1984 – Born in the UK to Nigerian parents
5-6 Years old – My Big Bang moment when I realised the societal implications of my difference, of my Blackness. Being told by my classmates that I can only play Kiss Chase with them if I find another Black girl to join me.
9-11 – Having to tell my Dad that my classmate has called me a Gorilla – again and endure being called a Black bastard.
But it wasn’t all bad I guess. I did enjoy my schooling at St Francis de Sales overall. I got on well with my classmates after learning to dust off the insults and carry on playing marbles.
Being given ‘the talk’ by my parents. Who warned me against speaking to loud and bringing unnecessary attention to me because being Black won’t do me any favours. Being told warned that I have to work TWICE as hard as my white counterparts to get the same rewards or recognition.
11-16 – Schooled at St Ignatius College where the playground racial insults of my primary years morphed into playground ‘banter’ that I accepted and normalised. I even got in on it myself.
But personally I had a great time at St Ignatius College and had not one major incident to report.
16-18 – Attending Hertford Regional College in a place called Turnford in Cheshunt.
Immediately started hearing stories and whispers “Do you know how racist Cheshunt is?” My friends and I carried on trying to navigate normal teenage life until we had to dodge the glass bottles being thrown at us from a car full of white boys as it sped of down the road.
Until we got dragged out and forced to line up outside Tower Boots in Wood Green by Policemen who thought we looked suspicious.
Until I had to go to Chase Farm hospital to visit a close friend of mine that was attacked and left for dead by two racist thugs that couldn’t even be bothered to take his phone, wallet or passport.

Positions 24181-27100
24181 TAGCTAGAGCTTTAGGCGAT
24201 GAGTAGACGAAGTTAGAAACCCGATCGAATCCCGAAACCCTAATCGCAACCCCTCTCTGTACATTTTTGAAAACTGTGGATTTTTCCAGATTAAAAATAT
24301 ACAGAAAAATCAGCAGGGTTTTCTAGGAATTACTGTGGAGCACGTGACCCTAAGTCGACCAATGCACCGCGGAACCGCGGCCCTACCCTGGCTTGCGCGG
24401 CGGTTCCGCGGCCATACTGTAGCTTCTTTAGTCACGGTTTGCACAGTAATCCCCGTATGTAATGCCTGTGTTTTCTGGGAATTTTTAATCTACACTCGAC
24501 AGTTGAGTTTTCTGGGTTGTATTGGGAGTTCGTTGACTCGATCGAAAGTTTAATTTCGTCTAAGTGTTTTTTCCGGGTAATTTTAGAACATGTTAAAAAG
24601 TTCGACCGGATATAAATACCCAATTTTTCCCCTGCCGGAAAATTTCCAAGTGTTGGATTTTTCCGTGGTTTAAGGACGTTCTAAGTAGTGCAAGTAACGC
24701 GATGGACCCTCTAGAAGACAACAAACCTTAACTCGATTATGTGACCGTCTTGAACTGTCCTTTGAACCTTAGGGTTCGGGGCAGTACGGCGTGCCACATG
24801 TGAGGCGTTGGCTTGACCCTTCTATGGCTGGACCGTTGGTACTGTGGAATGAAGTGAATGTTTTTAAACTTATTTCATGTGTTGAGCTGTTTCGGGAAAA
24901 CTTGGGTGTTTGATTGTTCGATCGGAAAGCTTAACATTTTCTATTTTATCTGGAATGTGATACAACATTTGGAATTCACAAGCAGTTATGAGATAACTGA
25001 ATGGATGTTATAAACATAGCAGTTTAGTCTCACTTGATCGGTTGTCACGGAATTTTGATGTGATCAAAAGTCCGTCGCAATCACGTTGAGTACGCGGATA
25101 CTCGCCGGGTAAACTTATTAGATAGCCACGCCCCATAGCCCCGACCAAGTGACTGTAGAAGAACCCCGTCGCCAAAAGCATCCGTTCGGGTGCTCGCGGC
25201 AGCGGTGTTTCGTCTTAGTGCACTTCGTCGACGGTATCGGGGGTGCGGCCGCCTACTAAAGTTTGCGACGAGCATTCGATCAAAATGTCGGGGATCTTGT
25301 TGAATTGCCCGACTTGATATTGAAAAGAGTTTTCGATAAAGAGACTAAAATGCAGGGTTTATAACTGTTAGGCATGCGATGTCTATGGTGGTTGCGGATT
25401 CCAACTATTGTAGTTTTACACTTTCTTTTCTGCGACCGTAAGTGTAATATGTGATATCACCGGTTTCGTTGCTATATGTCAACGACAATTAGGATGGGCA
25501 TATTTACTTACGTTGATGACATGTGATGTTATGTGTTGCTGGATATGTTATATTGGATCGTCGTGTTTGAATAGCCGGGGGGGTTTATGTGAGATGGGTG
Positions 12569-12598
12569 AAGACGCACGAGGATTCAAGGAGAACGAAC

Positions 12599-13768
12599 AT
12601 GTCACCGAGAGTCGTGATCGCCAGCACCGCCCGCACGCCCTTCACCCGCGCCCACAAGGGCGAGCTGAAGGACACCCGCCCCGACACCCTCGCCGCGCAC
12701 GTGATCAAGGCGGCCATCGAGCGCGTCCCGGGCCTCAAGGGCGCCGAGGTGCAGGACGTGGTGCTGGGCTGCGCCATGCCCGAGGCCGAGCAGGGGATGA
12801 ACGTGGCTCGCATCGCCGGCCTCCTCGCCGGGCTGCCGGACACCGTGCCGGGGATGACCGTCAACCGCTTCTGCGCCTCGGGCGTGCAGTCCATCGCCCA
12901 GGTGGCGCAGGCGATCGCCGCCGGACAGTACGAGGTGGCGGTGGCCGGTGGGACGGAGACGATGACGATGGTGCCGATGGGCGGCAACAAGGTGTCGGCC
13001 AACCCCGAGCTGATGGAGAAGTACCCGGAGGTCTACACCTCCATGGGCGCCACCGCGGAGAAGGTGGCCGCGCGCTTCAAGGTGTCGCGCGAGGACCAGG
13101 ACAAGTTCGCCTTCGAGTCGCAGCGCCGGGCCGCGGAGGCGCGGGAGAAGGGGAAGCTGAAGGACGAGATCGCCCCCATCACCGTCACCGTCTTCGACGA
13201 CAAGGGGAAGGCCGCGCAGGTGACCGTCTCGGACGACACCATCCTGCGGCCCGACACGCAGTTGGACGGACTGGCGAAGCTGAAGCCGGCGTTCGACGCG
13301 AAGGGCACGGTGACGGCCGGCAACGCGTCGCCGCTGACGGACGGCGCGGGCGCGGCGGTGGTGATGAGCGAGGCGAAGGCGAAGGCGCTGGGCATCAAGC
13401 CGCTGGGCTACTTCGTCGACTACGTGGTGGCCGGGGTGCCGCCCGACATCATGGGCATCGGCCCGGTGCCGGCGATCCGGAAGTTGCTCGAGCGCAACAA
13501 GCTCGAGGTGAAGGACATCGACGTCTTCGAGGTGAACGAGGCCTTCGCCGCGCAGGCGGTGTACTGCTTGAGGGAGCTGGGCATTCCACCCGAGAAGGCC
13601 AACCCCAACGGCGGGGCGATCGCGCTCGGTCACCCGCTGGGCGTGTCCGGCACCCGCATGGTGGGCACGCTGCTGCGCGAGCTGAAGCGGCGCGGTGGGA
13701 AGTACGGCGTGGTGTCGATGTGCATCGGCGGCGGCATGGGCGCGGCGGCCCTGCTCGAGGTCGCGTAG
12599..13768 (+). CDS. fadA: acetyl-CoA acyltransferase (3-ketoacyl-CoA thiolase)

Until another of my Asian friends was left for dead after being attacked and held by two white men in an in alleyway in Cheshunt whilst another ran to a nearby pub called the Rose and Crown to tell others to come and join in the beating. My friend needed major brain surgery and I give thanks to God that he’s still here with us today.
I wonder why I never had a good relationship with the Police during this time. Was it something I said? Dressed up looking smart with my boys about to go and see Papoose in concert (he’s an American rapper by the way) before being stopped, searched, victimised and dehumanised by a gang of Police because there was a robbery in the area and the alleged robbers were dressed in their nicest shirts and jeans.
Or maybe I really ‘looked like’ a terrorist which is why the friendly Policeman who stopped me as I was walking to my friend’s house outside White Hart Lane stadium, had to search my pockets and rucksack before graciously letting me leave.
Twenties – Made it through college and University passed by without much incident. Phew! Looking back I felt like I must’ve hit the jackpot. No insults or racist banter to deal with. Hey, this life’s kind of alright.
But maybe it isn’t so bad after all.
Living in Edmonton early twenties but always in Tottenham. I found a job working as mentor in a Pupil Referral Unit in Enfield (a school for children that have been excluded from mainstream school – where for some reason most of the kids that I was working with were Black and Brown boys and girls) Are all these children of colour the only ones that misbehaved at school?
Would’ve thought by now that the Police and I would have a better relationship. But the van full of Officers that drove past must not have liked the way we were standing on Tottenham High Road before doing a U turn. Maybe we thought something wrong which is why they searched all three of us but not before folding my hands behind my back and pinning me up against the wall when I asked why they were here.